Fostering gender diversity and inclusiveness in street vendor associations in India

Publication year


Publication Author

Aditi Vyas, Pranita Achyut, Priyanka Banerjee, Emilie Wilson

This project, led by the International Center for Research on Women (ICRW), focuses on the effects of the socioeconomic crisis created by the Covid-19 pandemic on informal women workers in India, particularly street vendors in the context of shrinking state support and gaps in access to social security. The study emphasises the importance of understanding the specific opportunities and challenges faced by those engaged in informal work, especially women, so that policies are informed by and respond to their specific needs. It also provides valuable insights into how prevalent gender norms interact with gaps in state support to disproportionately impact the conditions of informal women workers when compared to men. ICRW successfully engaged with grassroots organisations to advise them on how their programmes can be more inclusive and responsive to the differentiated needs of women street vendors.

This project focuses on urban informal economic activities in India, Kenya, and Uganda. Researchers explored the resilience of and challenges faced by women and their broader social ‘ecosystem’. The aim is to inform policies and strategies that ensure vulnerable populations, such as women workers in urban informal economies affected by Covid-19, can recover and rebuild their lives and livelihoods.

This Stories of Change was written by Aditi Vyas, Assistant Director for Gender, Youth and Development at ICRW, Priyanka Banerjee, Consultant at ICRW, Pranita Achyut, Director of Research and Programs at ICRW, and Emilie Wilson, Communications and Impact Officer in the Covid-19 Responses for Equity (CORE) Knowledge Translation Team at the Institute of Development Studies (IDS).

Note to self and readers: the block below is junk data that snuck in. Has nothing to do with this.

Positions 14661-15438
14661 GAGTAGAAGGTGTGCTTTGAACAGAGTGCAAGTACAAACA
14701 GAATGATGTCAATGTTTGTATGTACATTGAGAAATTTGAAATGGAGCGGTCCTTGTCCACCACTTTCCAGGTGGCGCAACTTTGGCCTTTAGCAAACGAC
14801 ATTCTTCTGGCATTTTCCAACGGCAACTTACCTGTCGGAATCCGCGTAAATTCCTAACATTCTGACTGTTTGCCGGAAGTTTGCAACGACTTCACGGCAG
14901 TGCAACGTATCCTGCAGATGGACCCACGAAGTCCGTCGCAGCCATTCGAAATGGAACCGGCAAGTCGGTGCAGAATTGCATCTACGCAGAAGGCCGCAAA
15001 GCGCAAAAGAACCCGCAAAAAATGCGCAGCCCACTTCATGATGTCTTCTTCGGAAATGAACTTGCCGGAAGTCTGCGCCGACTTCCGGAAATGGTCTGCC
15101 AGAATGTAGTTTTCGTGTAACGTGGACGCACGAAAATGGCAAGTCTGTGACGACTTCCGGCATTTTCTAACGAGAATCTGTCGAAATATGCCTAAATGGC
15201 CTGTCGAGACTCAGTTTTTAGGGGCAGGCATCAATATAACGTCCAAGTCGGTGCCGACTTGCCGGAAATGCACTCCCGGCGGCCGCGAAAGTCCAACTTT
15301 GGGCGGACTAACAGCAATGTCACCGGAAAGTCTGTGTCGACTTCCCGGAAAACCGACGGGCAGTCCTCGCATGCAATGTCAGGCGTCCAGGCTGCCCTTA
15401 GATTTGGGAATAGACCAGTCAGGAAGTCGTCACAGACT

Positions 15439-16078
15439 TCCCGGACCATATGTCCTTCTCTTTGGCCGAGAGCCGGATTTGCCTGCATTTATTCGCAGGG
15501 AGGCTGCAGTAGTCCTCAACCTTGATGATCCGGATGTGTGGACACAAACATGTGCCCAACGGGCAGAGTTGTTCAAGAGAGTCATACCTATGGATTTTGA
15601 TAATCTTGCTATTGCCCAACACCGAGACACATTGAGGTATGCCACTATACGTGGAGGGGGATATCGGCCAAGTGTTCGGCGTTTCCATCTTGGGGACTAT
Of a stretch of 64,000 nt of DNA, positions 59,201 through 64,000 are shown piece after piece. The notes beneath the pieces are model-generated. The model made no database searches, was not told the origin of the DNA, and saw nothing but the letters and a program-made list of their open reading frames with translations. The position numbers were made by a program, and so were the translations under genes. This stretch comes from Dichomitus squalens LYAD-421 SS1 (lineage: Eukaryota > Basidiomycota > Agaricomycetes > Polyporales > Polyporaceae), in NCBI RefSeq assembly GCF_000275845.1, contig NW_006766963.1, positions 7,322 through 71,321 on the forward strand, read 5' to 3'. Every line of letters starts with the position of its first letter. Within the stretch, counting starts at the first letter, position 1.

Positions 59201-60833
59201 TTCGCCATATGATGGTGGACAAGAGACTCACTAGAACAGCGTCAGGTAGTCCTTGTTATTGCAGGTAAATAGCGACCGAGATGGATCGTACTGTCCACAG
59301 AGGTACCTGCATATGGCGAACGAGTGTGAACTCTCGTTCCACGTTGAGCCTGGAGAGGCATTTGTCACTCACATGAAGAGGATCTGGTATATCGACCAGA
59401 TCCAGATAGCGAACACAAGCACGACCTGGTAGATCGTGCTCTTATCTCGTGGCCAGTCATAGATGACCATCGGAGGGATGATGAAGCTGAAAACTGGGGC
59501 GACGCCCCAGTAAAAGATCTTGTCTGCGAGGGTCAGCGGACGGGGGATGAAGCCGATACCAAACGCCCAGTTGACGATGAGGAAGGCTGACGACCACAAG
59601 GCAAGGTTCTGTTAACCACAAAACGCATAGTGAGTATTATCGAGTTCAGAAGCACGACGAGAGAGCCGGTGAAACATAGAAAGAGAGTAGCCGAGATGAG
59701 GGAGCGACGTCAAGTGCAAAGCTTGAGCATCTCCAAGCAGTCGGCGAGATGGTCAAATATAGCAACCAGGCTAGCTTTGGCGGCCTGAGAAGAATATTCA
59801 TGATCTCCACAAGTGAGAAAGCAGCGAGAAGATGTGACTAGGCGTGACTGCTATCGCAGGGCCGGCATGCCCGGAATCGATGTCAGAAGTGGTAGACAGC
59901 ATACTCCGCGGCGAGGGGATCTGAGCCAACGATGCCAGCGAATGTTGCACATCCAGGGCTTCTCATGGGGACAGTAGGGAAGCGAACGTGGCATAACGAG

It was produced as part of the CORE KT Programme, which supports the translation of knowledge emerging from the CORE initiative. Supported by the International Development Research Centre (IDRC), CORE brings together 20 projects to understand the socioeconomic impacts of the pandemic, improve existing responses, and generate better policy options for recovery.

The views expressed herein are those of the authors and do not necessarily represent those of IDRC or its Board of Governors, or IDS.

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It is distributed under the terms of the Creative Commons Attribution 4.0 International licence (CC BY), which permits unrestricted use, distribution, and reproduction in any medium, provided the original authors and source are credited and any modifications or adaptations are indicated.


© Institute of Development Studies 2023


DOI: 10.19088/CORE.2023.001